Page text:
A reduction in personnel rarely results in a broader musical expanse, but that's just what happened to Food, since trumpeter Arve Henriksen
and bassist Mats Eilertsen departed in 2004. Molecular Gastronomy
(Rune Grammofon, 2008)Food's first duo recording, though the use of guests fleshed the group out to a triowas Food's most accessible album to date, without sacrificing any of its inherent risk and sound of surprise. Quiet Inlet
Food's first for ECM, and featuring Austrian guitarist Christian Fennesz on three tracks and Norwegian trumpeter Nils Petter Molvaer
on fourfollows Molecular Gastronomy
's path, but remains equally traceable to earlier albums, including Food's quartet swan song, The Last Supper
(Rune Grammofon, 2005).
Even as a duo, Food generates a lot of sound. Strønen, in particular, combines bastardized drum kit, hand percussion and technology into a distinctive soundscaping approach, from pulse-driven to textural; spatially ethereal to jagged and dense. Ballamy's more economical playing is equally key in establishing a group sound, and based on its performance at Punkt 2006, Food could easily have continued on as a duo, but increases the unpredictability quotient by introducing a third player to the set.
Ballamy has an ideal foil in Molvær on the airy "Chimaera," where Strønen creates an odd jumble of electronics and in-the-gut percussion, sampling his band mates in real time to augment the hovering landscape. Molvær's harmonizer expands his recognizable tone, over which he orbits lyrically with Ballamy's equally spare and melodic lines. On the asymmetrical "Becalmed," delays and looping turn simple motifs into serpentine ellipses, where soprano and trumpet interact in and out of time, as fragments reappear across the three-dimensional landscape, often buried in the weeds of the mix. A more decided rhythm and gentle pedal tone lend "Cirrina" its foundation, with Ballamy and Molvær engaging in an extended call-and-response, but this is no exercise in competitive chops; it's a sonic laboratory where the two push-and-pull, creating a dynamic ebb and flow that ends almost as soon as it begins, with Strønen alone on the fade-out.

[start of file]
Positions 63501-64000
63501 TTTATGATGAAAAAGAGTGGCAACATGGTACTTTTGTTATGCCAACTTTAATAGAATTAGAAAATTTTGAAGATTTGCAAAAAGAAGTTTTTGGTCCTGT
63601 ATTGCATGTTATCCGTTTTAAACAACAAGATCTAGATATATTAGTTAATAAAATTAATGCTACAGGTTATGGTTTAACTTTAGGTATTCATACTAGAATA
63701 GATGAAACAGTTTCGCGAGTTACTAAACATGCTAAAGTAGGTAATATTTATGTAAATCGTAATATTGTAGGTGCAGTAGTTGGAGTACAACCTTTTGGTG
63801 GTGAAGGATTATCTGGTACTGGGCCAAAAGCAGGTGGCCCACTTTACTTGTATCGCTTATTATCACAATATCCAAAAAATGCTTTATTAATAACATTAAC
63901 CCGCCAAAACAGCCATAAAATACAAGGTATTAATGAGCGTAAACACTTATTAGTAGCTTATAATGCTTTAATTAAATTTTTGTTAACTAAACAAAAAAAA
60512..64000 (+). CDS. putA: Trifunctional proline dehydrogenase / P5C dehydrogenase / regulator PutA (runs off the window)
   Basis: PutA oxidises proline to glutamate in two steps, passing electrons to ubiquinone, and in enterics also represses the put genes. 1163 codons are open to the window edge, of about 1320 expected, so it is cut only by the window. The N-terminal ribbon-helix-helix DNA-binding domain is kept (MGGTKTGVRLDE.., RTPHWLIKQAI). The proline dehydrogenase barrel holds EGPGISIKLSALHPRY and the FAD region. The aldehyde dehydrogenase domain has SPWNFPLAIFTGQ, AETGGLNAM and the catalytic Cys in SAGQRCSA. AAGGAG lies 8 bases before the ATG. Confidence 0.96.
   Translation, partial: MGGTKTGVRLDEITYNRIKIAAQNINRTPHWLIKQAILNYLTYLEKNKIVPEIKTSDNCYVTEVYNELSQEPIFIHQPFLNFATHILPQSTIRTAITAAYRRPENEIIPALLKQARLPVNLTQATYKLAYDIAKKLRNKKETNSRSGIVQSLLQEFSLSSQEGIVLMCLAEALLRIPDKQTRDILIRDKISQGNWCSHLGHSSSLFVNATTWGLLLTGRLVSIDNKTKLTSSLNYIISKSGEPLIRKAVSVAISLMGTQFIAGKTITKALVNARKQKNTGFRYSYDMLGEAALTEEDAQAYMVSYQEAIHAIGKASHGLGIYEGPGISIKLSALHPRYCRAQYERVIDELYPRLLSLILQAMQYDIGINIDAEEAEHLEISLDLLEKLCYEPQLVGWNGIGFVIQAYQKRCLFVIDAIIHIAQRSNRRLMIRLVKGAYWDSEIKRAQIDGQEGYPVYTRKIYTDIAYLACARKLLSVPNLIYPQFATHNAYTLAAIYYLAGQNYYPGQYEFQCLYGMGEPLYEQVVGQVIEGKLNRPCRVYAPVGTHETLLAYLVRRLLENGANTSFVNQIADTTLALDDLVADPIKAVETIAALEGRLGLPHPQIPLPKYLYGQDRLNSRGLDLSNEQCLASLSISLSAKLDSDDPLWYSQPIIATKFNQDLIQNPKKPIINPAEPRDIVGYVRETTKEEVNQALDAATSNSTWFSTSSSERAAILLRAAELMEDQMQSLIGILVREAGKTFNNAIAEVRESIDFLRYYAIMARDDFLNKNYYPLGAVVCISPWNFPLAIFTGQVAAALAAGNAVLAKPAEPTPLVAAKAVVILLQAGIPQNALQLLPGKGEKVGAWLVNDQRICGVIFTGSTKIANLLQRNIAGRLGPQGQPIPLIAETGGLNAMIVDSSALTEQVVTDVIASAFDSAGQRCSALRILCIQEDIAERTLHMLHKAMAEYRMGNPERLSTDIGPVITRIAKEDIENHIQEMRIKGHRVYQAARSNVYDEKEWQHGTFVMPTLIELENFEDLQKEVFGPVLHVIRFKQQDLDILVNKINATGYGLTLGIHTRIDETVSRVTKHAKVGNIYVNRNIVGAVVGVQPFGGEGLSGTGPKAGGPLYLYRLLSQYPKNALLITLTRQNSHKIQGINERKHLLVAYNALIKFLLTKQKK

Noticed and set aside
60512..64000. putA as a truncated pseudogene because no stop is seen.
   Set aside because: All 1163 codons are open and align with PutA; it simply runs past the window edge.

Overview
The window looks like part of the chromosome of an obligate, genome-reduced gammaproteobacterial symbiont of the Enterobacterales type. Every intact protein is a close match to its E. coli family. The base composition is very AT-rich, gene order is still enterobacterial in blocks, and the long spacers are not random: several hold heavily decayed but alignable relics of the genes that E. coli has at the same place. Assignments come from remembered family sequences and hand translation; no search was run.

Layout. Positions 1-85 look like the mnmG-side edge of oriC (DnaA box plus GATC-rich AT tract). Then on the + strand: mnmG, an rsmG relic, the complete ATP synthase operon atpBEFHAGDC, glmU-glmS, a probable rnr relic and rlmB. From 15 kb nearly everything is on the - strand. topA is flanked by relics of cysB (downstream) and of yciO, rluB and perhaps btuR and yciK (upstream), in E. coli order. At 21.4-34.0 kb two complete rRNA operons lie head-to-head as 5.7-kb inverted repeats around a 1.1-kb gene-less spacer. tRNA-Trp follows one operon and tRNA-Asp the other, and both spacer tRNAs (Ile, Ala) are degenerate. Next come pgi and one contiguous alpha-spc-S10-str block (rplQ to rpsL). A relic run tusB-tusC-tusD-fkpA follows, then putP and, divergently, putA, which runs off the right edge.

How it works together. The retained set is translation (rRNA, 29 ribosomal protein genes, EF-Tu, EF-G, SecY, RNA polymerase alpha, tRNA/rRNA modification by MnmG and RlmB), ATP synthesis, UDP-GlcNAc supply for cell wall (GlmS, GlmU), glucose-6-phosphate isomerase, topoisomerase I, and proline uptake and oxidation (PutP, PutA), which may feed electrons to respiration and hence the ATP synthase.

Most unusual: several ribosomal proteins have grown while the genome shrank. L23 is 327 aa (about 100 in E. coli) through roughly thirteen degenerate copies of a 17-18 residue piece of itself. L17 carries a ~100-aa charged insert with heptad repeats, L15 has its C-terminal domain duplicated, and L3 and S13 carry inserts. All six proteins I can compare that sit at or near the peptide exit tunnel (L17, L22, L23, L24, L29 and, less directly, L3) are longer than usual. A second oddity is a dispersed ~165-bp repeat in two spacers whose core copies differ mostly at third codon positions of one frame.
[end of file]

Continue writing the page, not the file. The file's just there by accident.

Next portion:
Fennesz's contributions are more difficult to discern, if only because he's sculpting sound with his guitar as a controller, rather than playing it in more conventional fashion. Still, his are strikingly different than Molvær's, creating jagged and darker sonics on the closing "Fathom," and a more cushiony envelope of sound on the opening "Tobiko," where Strønen's propulsive rhythm reflects his use of an array of different sticks and brushes (and his hands) to strike drums, cymbals, gongs, bells, wooden blocks and more. Fennesz's tracks are more fervent in energy and groove, with "Mictyris" driving forward with a curious hint of skewed New Orleans Second Line which gradually devolves into freer terrain.
As fundamental as Ballamy lyricism iseven in the most foreboding spacesit's Strønen who provides much of Food's sonic direction. Strønen's unique sense of time, space and placement has become Food's true core, his increasingly sophisticated, electro-acoustic mélange effortlessly propelling Quiet Inlet's eminently appealing impressionism.
Personnel: Thomas Strønen: drums, live electronics; Iain Ballamy: tenor and soprano saxophones; Nils Petter Molvær: trumpet and electronics (2, 4-6); Christian Fennesz: guitar and electronics (1, 3, 7).